Trials of AS1404 for lung cancer show encouraging results
Final data from a phase II trial of a new non-small cell lung cancer drug known as AS1404 have shown a substantial survival benefit, according to Antisoma, the company that has taken the drug through the trials.
Cancer Research UK's drug development team played an integral role in the early development of the drug.
During the trial, conducted at hospitals in France, Germany, Australia and New Zealand, 34 lung cancer patients who received AS1404 on top of standard chemotherapy had a median survival of 14 months, compared with 8.8 months in 36 patients treated with chemotherapy alone. The difference is one of the largest ever seen in a randomised controlled trial combining a novel agent with first-line chemotherapy for lung cancer.
Professor Alex Markham, chief executive of Cancer Research UK, said he was delighted by the news: "AS1404 was developed by scientists in New Zealand but the pharmaceutical company it was initially licensed to did not have the resource to develop it further. Cancer Research UK used its unique expertise and capacity to take this drug into early stage clinical trials.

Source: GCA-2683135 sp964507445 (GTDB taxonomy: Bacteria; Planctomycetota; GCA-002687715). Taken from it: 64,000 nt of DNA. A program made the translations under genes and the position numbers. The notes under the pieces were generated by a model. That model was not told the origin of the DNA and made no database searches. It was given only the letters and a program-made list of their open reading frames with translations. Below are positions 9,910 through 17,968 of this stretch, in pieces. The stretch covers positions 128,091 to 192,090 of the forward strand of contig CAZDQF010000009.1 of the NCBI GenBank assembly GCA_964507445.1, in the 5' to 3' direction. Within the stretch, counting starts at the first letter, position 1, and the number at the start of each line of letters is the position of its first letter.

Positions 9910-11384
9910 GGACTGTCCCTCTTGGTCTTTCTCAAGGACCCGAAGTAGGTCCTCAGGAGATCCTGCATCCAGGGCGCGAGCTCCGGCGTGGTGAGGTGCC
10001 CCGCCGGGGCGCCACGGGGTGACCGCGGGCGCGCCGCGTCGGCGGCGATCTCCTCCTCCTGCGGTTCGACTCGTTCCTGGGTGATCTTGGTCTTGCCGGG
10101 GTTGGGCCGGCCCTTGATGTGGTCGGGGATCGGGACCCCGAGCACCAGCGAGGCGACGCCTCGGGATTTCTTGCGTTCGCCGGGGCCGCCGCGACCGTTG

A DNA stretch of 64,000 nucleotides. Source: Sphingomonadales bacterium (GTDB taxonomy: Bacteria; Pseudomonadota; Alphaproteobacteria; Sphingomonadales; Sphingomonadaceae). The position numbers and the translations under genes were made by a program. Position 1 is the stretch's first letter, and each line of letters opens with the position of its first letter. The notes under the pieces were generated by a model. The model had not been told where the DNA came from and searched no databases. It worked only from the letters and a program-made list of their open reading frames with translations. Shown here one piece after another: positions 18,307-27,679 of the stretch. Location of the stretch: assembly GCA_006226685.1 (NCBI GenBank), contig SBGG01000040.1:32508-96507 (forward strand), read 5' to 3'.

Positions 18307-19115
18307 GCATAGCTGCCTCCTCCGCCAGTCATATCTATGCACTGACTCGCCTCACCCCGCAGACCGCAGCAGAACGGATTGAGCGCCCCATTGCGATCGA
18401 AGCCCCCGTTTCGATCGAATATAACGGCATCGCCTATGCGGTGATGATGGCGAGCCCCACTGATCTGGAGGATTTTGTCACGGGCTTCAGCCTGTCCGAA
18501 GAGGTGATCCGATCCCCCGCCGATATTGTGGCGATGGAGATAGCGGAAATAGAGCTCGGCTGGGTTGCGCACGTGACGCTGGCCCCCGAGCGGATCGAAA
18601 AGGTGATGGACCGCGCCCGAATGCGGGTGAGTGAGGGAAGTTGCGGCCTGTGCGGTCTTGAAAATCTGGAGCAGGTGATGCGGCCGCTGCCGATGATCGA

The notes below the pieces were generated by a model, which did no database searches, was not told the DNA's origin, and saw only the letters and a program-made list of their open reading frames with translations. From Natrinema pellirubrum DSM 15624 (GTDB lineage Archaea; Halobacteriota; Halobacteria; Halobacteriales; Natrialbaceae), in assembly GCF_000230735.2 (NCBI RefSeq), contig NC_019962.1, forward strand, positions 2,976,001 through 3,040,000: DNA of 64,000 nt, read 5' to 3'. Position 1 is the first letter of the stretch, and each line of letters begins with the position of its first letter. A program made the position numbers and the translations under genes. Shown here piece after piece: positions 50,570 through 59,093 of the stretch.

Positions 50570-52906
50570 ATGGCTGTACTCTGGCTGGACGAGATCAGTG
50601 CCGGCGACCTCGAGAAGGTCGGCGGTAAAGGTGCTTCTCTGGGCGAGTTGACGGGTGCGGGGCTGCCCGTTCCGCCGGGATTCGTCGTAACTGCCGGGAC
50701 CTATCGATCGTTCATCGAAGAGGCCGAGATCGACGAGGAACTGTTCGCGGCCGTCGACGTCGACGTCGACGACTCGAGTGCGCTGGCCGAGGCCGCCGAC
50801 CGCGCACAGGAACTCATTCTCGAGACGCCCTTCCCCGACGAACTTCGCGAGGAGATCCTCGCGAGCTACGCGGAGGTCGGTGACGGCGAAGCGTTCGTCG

"The charity has since set up an initiative called Clinical Development Partnerships to increase the number of successful new treatments for cancer by taking other undeveloped anti-cancer agents from industry and putting them into clinical trials.
"Successful drug development is vital to Cancer Research UK's objective of improving the lives of all cancer patients. Since 1982, we have taken over 100 agents into clinical trials. Over the next five years we plan to double our activity and, crucially, speed up the drug development process, getting even more new drugs into clinical trials."
These results will support plans for a phase III study and both Cancer Research UK and Antisoma are now looking forward to see how the drug performs.